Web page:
Ah, we needed some more Lukel. He hasn’t been around enough lately. I’m glad I had the presence of mind to throw in a character to balance out Shuden and Eondel’s solemnity. Lukel doesn’t really have much part in the plot, but he’s always there to throw in a nice quip or two. His annoyance at being told his face is too pink here is probably one of his best moments.
I brought in the Patriarch for a couple of reasons. Though Joshua wanted to cut him (my agent is quite the headsman) and suggested that I have Omin reveal the proclamation, I felt that I needed someone with a little more authority to fill that role. Plus, ELANTRIS is a book about religion, and I wanted to look at the idea of having a religious leader who isn’t necessarily as. . .wise as his people would like. By giving the Korathi religion a man like the Patriarch at its head, I could show a different aspect of faith in the book–the idea that a religion is more than its leader, and faith is more powerful than one man. I think that for any religion to last, it needs to be able to survive IN SPITE of the people who run it, rather than just because of them.
By the way, in the original draft, when Sarene gives her “All of Arelon is blessed by your presence” line when the Patriarch is on the docks, the Patriarch originally said “I know.” Moshe thought this was a little overdone, so I cut it. In my mind, however, the Patriarch IS overdone and cliché–that’s part of his character. But, anyway, one other item about this scene is the storm. I threw it in so that I could fudge the time of the Patriarch’s arrival–the triad structure requiring me to have had him on the boat longer than the trip should take. This might actually not be necessary any more–in the original, I had him leave before he found out about the king’s death. (I’m. . .not exactly sure why. Something to do with pacing and the triad structure. However, it was always my intention to have him read the proclamation at the funeral, so I had to have the ASSUME that Iadon would be executed, then take off with the proclamation. Either way, I eventually fixed this, smoothing things out considerably.)
This chapter is supposed to be something of a small redemption for Iadon. First off, we have his proclamation, which gives validity to his structure of rule. I think everything in the Arelish government makes a lot more sense now that we understand why Iadon did what he did.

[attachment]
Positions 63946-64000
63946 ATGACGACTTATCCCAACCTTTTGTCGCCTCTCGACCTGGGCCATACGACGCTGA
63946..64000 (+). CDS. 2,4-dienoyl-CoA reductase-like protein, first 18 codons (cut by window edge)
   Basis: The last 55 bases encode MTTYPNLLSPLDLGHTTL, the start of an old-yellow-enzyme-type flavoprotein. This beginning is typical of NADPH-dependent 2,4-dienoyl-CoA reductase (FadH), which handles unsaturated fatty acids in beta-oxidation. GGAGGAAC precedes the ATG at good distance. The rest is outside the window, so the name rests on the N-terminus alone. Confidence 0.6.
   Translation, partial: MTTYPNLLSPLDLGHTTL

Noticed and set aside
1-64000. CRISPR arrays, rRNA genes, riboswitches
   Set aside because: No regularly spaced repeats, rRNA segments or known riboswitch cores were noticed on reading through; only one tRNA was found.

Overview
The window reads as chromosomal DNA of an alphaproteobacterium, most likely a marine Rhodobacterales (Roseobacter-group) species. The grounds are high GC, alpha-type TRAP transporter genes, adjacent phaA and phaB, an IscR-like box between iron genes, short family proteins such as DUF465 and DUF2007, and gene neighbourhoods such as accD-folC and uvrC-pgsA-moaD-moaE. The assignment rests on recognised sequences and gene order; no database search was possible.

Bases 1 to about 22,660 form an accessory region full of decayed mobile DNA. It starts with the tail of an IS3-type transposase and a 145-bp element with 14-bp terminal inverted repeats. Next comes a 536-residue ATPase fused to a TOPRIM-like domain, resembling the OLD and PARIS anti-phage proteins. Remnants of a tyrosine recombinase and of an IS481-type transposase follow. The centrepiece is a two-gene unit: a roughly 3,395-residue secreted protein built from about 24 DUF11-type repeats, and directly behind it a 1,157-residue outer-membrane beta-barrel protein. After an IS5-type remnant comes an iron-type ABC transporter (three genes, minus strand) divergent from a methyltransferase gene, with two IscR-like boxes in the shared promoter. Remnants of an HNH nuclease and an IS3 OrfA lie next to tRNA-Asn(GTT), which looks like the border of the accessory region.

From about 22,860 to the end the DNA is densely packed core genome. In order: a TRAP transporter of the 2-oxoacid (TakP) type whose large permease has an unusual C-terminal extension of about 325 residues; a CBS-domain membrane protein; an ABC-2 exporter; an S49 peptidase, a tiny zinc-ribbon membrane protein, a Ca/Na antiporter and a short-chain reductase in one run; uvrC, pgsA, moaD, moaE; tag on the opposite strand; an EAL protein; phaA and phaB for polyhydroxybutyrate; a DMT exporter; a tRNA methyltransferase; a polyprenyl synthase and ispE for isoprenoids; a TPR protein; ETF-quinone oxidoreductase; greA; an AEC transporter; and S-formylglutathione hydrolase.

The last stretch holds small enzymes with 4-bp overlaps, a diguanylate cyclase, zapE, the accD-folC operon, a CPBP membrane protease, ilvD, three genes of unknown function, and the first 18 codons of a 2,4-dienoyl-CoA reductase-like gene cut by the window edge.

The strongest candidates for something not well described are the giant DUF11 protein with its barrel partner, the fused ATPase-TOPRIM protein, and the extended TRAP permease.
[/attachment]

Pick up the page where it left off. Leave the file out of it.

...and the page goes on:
The second bit of redemption comes at the burial site, where Sarene watches the barrow being built. Her thoughts don’t excuse what Iadon did, but I hope they give something of an explanation. I like this scene because of the way it feels–there is a reverence about it which gives the proper atmosphere for a funeral.
You’ll notice in the ‘Sarene prays in the chapel’ scene that I take care to describe how high-necked, long-sleeved, and generally enveloping Sarene’s dress is. Hopefully, this doesn’t look suspicious. However, those of you who are watching carefully probably realized what was going to happen at the wedding. This was just too good an opportunity to pass up–for the surprise factor, for the wrinkles it throws in to the plot, and because it lets me mix Sarene and Raoden again.
This prayer scene also offers our first, and only, real look into Sarene’s religious mindset. Her faith is probably one of the only simple aspects of her personality–she believes, and it doesn’t need to go much further than that for her. That’s why I had this prayer be so simple. Sometimes, a simple thing can be far more powerful than a complex one.
And, as for the ending. . . . Well, poor Sarene. I’m sure she’ll bounce, though.